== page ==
A gaggle of geese and an exaltation of larks are in the dictionary. So why not a murder of crows or a shrewdness of apes – or even a wunch of bankers?
In a warehouse near you, a shipment of Apple tablets arrives from China. “Get the trolleys,” wails the foreman. “This rectangulation of iPad 2s won’t shift itself!” The choice of collective noun might seem arbitrary and simplistic (and would have garnered sniggers from the shop floor), but on the internet the search for an iPad collective noun is under way: “smug”, “tampon” and “gloat” are the early leaders at online collective noun emporium all-sorts.org – alas, rectangulation hasn’t made the list.
In fact, very few collective nouns make it into the dictionary, even after centuries of use. Omitted terms such as “murder” of crows and “parliament” of rooks date from The Book of St Albans, a 15th-century assortment of essays on hunting, hawking, fishing and heraldry. The hunting section, written by St Albans prioress Dame Juliana Barnes, creaks under the weight of group singulars, some of which have been in use since medieval times. “Gaggle” of geese and “exaltation” of larks were later accepted by the dictionary; “peep” of chickens and “clattering” of choughs were not.“Collective nouns are treated no differently from any other word,” explains Catherine Soanes, head of online dictionaries at Oxford University Press. “We would need evidence of genuine use in our databases before we would consider adding them to one of our dictionaries. This is why there aren’t dictionary entries for the majority of the nouns, like a murder of crows. There’s no genuine evidence of use. They are just linguistic curiosities.”
With 2 billion words in the Oxford English Corpus database, and initialisms such as LOL, OMG and IMHO (in my humble opinion) recently welcomed by the OED, surely there can be room for a “business” of ferrets or an “unkindness” of ravens. But apparently not. The humorous nature of collective nouns means they are perpetually overlooked for inclusion – although a spokeswoman at Oxford Dictionaries pointed out that a “shrewdness of apes” was her personal favourite.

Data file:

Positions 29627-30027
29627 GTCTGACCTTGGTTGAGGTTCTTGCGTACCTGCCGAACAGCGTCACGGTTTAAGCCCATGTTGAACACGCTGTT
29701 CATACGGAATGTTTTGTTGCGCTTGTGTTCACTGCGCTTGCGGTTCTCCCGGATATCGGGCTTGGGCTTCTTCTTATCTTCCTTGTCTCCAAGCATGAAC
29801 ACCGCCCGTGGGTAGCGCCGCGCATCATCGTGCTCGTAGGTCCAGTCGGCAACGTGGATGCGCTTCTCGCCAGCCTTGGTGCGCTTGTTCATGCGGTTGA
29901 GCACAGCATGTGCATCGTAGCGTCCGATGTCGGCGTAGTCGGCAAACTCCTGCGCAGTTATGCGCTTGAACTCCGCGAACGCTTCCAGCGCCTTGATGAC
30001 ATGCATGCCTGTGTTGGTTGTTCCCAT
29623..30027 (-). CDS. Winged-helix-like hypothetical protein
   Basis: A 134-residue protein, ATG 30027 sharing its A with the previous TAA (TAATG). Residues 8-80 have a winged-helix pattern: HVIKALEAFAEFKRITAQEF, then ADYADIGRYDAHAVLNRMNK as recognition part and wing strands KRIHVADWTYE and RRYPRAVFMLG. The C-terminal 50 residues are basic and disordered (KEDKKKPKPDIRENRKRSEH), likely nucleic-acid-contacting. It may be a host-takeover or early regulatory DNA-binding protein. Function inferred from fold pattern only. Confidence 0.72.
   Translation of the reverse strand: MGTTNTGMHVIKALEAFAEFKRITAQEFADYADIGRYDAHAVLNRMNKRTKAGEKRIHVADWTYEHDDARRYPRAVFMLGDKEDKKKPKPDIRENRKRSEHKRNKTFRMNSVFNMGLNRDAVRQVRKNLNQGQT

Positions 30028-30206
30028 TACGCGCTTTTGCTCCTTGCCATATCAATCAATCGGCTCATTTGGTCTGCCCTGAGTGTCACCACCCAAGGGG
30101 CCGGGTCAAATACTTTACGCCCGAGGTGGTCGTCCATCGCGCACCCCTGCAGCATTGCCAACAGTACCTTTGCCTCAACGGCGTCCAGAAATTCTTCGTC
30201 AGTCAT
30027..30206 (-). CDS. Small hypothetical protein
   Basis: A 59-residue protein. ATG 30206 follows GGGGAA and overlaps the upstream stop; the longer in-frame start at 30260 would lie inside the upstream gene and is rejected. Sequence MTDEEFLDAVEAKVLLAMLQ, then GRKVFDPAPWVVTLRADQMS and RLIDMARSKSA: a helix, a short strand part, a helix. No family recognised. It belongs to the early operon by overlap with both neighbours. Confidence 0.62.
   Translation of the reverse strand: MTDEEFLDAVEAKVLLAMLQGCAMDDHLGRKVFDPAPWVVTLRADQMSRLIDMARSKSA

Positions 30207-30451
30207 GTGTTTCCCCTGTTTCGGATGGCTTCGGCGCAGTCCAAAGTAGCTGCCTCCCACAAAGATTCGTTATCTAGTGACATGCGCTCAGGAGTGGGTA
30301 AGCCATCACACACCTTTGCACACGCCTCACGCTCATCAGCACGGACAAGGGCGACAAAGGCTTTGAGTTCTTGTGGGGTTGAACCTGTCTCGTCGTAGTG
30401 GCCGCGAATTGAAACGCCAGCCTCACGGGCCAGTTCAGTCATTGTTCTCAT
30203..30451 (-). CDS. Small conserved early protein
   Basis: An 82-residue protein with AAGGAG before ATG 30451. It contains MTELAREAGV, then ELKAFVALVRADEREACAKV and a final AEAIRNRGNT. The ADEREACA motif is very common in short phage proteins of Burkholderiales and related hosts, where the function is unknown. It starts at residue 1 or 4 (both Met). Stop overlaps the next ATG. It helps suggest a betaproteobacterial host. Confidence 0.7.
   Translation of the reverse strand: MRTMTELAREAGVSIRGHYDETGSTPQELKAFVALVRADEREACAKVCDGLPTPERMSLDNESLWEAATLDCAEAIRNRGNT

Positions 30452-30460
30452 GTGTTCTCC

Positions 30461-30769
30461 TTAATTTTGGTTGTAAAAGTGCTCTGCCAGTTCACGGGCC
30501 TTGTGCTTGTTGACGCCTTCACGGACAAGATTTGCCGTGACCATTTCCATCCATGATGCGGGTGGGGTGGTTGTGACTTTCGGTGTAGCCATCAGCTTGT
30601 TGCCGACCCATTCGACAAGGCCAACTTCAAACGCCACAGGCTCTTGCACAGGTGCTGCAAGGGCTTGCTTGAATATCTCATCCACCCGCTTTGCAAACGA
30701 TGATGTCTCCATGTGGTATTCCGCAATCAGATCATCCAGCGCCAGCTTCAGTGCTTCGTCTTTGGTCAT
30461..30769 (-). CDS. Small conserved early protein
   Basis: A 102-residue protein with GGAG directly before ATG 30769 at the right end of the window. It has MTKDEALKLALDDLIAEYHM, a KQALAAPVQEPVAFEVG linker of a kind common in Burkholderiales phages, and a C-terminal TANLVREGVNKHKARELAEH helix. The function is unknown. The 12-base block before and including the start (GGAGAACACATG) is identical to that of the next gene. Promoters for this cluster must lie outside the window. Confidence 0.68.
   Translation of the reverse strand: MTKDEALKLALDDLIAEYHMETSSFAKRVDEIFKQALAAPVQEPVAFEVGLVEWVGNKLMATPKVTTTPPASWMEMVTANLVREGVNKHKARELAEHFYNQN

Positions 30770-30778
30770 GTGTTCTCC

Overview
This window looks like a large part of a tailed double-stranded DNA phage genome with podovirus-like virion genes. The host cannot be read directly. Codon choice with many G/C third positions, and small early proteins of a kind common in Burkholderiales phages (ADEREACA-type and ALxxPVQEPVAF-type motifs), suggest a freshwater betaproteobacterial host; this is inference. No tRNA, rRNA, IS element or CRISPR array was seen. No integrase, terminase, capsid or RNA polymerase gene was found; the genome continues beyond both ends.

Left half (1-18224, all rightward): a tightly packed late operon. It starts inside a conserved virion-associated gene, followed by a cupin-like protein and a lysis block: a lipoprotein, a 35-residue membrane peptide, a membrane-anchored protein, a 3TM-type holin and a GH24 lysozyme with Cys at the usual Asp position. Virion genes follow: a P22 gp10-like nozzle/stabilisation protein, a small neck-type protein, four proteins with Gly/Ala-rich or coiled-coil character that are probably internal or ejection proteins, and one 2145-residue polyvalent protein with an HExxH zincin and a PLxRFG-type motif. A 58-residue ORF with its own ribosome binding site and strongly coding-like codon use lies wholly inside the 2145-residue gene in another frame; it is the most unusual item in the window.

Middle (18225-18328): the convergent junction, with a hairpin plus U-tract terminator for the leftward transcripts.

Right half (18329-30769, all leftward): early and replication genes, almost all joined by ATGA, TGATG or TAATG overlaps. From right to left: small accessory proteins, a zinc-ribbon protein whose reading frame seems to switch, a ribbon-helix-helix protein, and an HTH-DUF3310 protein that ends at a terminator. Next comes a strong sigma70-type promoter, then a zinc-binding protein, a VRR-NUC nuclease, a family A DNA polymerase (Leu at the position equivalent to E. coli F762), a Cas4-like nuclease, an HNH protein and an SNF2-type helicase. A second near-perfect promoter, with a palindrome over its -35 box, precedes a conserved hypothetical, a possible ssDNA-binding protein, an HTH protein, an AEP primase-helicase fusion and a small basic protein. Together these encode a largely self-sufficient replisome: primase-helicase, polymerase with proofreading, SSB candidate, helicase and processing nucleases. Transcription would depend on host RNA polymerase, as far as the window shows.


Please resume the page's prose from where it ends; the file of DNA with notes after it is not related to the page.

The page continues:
“Dictionaries avoid including these sorts of collective nouns because they are mostly fanciful,” says researcher of language Michael Quinion at World Wide Words. “If your task is to find a new collective that is memorable and witty – so that people will use it seriously and not as a frivolous reference – there needs to be not just a dozen references this week, or even this year, but a significant number over a period of at least several years from a range of publications. Only then will dictionary editors consider it has become a fixed part of the language. Frankly, you’ve got a linguistic mountain to climb.”
The chance of collective nouns gaining entry to the dictionary remains, for most, a pipedream. Like Kurds, collective nouns are displaced and marginalised, existing but with no home. Yet, despite the prejudice, collective nouns are born entertainers in a manner that would turn your average split infinitive green. In the top 25 collective nouns list at all-sorts.org, you’ll find “wunch” of bankers, “deutschbag” of Nazis and “arse-fuck-cunt” of Tourette’s sufferers. So if you worship your iPad like a deity, enter the fray and bestow the iPad 2 with its own collective noun – then your march on Oxford Dictionaries can follow. But beware: you may have a thousand-year wait. As for the 80s new wave collective noun ensemble A Flock Of Seagulls, were they aware that “A Squabble” might have proved a more evocative statement?
The contributor is a writer-subeditor at GQ, and very much available for freelance work.